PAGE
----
In the Shadow of Central Man: Self-Transcendence and Self-Discovery in Charles Altieri’s Reading of Stevens
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In the Shadow of Central Man:
Self-Transcendence and Self-Discovery in Charles Altieri’s Reading of Stevens

WALLACE STEVENS IS RENOWNED as the preeminent philosophical poet of twentieth-century modernism in English, and most readers understand his work as an investigation of the relationship between mind and world, between the world as it simply is and the world as it is configured by human perception and imagination. Accordingly, Stevens criticism has often focused on epistemological questions, on what we can know and how we can verify that knowledge. Deconstructionist and pragmatist critics, in particular, have found in Stevens’ poetry a confirmation of their suspicions of the realist’s confidence in the congruence of mind and world. In Wallace Stevens and the Demands of Modernity: Toward a Phenomenology of Value, Charles Altieri challenges such epistemological approaches and argues that values, not a theory of knowledge, are what matter most to Stevens and what constitute the most enduring legacy of his poetry. Stevens’ work is timely, Altieri claims, because it offers us access to the kinds of values that can withstand interrogation by a secular and skeptical age. Indeed, the central requirement of the kind of value that Stevens’ poetry exemplifies is that it retain the power to gratify and inspire us without losing track of its human origins, without deriving its authority from a superhuman source. The values celebrated in Stevens’ poetry, Altieri claims, derive from the mind’s ability to configure and reconfigure the world, and this process produces two closely related types of satisfaction. The first is immanent in experience itself; it is the pleasure that derives from the moment of “sudden rightness” when forces of self and world are balanced or integrated (see CPP 219). The second type of satisfaction is derived from a self-conscious appreciation of the powers of the imagination, both individual and collective. As Stevens himself puts it, in “Imagination as Value,” “The imagination is the power of the mind over the possibilities of things; . . . it is the source not of a certain single value but of as many values as reside in the possibilities of things” (CPP 726). Imaginative values are realized in particular moments of experience, but their enduring legacy is a sense of the self and a confidence in its powers [End Page 56] to exploit the possibilities in things. These powers alone, Altieri insists, are adequate to the challenge of modernity.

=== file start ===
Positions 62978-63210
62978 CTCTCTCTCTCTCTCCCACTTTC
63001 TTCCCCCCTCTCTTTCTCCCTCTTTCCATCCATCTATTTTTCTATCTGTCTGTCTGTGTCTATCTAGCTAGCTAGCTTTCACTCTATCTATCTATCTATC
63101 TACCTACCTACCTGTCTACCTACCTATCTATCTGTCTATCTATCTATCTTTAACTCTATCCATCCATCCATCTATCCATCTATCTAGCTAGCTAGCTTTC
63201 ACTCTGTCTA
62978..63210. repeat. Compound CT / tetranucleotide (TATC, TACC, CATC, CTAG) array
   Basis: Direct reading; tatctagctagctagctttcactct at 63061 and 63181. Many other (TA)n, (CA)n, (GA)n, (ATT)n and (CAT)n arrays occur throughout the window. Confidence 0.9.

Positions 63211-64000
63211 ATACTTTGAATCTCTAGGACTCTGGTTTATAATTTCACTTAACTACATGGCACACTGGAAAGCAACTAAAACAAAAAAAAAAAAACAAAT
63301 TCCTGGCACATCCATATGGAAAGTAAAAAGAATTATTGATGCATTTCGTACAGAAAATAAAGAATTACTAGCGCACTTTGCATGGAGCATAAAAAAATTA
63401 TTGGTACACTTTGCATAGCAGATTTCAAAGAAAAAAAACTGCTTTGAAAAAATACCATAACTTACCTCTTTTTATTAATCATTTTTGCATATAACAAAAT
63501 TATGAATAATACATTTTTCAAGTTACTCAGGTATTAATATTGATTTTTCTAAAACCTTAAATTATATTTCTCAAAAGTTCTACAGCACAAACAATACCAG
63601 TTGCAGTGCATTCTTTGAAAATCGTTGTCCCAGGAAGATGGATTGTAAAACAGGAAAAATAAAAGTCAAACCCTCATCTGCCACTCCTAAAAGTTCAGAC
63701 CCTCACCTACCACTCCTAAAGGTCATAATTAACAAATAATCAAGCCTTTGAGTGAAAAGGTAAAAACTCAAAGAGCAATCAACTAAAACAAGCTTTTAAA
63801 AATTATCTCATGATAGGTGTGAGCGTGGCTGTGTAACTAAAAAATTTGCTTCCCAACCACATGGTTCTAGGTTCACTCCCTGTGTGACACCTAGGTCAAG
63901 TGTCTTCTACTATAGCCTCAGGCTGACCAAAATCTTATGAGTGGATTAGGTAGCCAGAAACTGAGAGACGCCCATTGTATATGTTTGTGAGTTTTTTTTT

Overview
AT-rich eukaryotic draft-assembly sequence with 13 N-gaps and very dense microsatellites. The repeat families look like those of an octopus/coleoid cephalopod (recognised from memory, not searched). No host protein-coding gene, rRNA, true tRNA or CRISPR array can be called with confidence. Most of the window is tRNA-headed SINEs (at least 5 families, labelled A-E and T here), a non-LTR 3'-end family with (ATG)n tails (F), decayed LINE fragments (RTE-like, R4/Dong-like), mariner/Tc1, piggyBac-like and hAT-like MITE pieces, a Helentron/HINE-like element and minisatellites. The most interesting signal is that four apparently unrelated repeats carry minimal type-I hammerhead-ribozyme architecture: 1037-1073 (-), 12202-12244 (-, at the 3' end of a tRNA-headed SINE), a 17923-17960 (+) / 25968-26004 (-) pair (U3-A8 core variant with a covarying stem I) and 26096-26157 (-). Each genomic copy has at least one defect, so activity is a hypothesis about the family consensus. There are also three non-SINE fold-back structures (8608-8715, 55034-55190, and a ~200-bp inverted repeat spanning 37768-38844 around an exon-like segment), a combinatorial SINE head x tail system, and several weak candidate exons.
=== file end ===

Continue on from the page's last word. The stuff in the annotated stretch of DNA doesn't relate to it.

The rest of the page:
Altieri writes with a sense of urgency, in part because he believes that the contemporary world poses palpable threats to the kinds of values championed by Stevens. One of these threats comes from what Altieri calls empiricism, his term for scientific worldviews that sharply distinguish between facts and values and relegate the latter to the status of mere fictions. Defending Stevens’ values against empiricist thinking demands some subtlety, Altieri observes, because it obliges us to remain “respectful of the constraints basic to empiricist thinking” while rejecting the reductive distinction between fact and value that characterizes that approach to the world (9). Stevens’ poetry acknowledges the existence of a nonhuman world that imposes limits on the possibilities generated by the imagination, but insists that this constraint does not eliminate our power to configure the world in ever new and more satisfying ways.

Altieri sees a second and even more formidable threat to the poetic imagination emerging from moral and political systems of value. “[I]n my view,” he tells us, “the greatest threats now to what art can do for society derive not from those who reject imagination for facts but from those who align imagination with the questions that obsessed the spirit of Victorian moralism” (19). As he explains it, the threat posed by Victorian moralism is due to the way the Victorians secure their moral values by sharply distinguishing them from the world described by science. That is, they see morality as the result of a social compact, an agreement between individuals who promise to remain true to one another in the face of a meaningless and valueless world. This drastically narrows the scope of human values, Altieri argues. It ignores or suppresses the human capacity for creating meaning and value, and leaves the world...